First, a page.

Despite the time, he still enjoys traditional dishes. While a long life seems desirable, he has had to pay a painful prize.

Watching his loved ones depart has not been easy on the centenarian.

“I got married in 1955 and sired five children, two boys and three girls,” he said.

His story represents strength of character and memories of lost love tinged with sadness. He now faces the world alone.

First to die were four of his children, which left him with one and his wife.

She was to follow too and he remained with one daughter, who as fate would have it, also died a decade or so ago.

Sekuru Chibikira said, “Since my last daughter died in 2007, I have been living alone and I have no friends. I only had friends when I was still young and working.” He had one grandchild and does not know his whereabouts. He also has lost contact with most of his family.

He says he now interacts with everybody at a social level.

“My day starts at 7am and I go to sleep usually between 8pm and 9pm,” says Sekuru Chibikira.

He is a living institutional memory of gone by generations that used to wear animal hides for clothes.

He has survived in two different worlds and vividly remembers being forced to remove his kilts (nhembe) by one white man who had set up a pole and dagga store at present day Mubaira Growth Point.

“Our grandmother was convinced by the same white man to shun animal hides. Although we no longer wear them, they represent our formative years where we were in touch with who we are,” said Sekuru Chibikira.

With a fringe of grey-white hair around his balding, mottled scalp, a wizened face and slightly hunched back, Sekuru Chibikira walks with a slight shuffling gait.

He shows surprising agility for his age. His twinkling eyes are framed by thick greying eyebrows and on his chin are stubs of clipped grey whiskers.

This is a man who has a story to tell, experience dances on his lips like a curious child.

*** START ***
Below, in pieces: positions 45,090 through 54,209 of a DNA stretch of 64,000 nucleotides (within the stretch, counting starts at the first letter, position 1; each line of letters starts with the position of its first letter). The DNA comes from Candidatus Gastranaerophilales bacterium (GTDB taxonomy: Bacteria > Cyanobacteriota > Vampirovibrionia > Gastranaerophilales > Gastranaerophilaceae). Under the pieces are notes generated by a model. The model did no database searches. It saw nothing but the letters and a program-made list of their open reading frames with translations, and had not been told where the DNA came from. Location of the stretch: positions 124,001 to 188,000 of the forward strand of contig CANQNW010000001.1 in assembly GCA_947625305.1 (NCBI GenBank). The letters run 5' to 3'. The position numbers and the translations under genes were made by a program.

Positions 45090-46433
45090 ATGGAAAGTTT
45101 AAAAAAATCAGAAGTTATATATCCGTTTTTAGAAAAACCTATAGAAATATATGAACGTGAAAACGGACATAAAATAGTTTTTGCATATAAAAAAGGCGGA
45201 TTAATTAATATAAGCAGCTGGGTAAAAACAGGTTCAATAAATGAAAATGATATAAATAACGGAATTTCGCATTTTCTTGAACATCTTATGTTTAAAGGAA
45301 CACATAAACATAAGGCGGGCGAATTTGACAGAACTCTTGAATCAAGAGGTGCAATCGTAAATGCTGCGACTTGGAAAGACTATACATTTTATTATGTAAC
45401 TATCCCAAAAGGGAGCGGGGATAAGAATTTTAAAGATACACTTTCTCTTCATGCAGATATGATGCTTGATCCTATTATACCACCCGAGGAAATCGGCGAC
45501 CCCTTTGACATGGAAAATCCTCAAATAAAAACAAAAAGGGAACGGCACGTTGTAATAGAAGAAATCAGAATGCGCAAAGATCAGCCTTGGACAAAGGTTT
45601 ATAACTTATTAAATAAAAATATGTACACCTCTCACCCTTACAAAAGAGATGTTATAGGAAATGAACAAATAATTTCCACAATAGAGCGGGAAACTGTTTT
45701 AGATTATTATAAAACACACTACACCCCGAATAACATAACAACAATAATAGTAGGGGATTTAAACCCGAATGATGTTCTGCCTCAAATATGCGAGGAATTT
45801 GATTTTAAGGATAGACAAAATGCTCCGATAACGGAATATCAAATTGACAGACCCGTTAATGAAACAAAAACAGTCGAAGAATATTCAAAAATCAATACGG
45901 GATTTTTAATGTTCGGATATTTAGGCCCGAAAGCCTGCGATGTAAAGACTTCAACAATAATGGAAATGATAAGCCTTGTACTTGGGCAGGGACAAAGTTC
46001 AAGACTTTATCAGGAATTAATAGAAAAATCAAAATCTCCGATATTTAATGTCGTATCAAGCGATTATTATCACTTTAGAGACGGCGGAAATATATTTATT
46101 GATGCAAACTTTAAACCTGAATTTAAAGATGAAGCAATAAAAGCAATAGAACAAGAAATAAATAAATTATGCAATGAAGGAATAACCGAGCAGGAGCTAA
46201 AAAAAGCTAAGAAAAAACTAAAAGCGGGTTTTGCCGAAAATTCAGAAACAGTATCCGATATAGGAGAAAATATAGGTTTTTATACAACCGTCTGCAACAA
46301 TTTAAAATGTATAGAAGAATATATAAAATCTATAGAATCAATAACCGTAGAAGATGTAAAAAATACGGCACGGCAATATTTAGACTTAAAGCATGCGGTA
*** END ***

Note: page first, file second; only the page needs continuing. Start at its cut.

As he described his life, his tale could transport one to another place and time.

He oscillated between emotions as he narrated his ordeal.

At times he would seem excited to tell his story. Other times he seemed like he was honouring a solemn duty to remember the fallen.

In instances, he would appear overtaken by emotions that had been buried for decades and would pause.

To add a feather to his growing list of conquests, Sekuru Chibikira said he has never been treated for a sexually transmitted disease despite having dated many girlfriends in Gwelo, now Gweru where he worked.

“My employer was a very strict white man who would say it to my face if he did not like any of my girlfriends.

“I was always in the company of my friend Josiah Chirimuuta (now late) and we would date as many girls as we wanted but were all quick to end the relationships once we discovered that a girl was a two-timer,” he said.

They were lucky to escape unscathed from their escapades.

“We never got to engage in sexual activities despite having many girlfriends. We did it just for fun. I guess that kept us safe from STIs and other problems, and, yes, here I am — old and still going strong.”

Sekuru Chibikira’s neighbours aren’t even sure if he is as old as the village or older than the hill near the village.

He has just outlived everyone who knew that.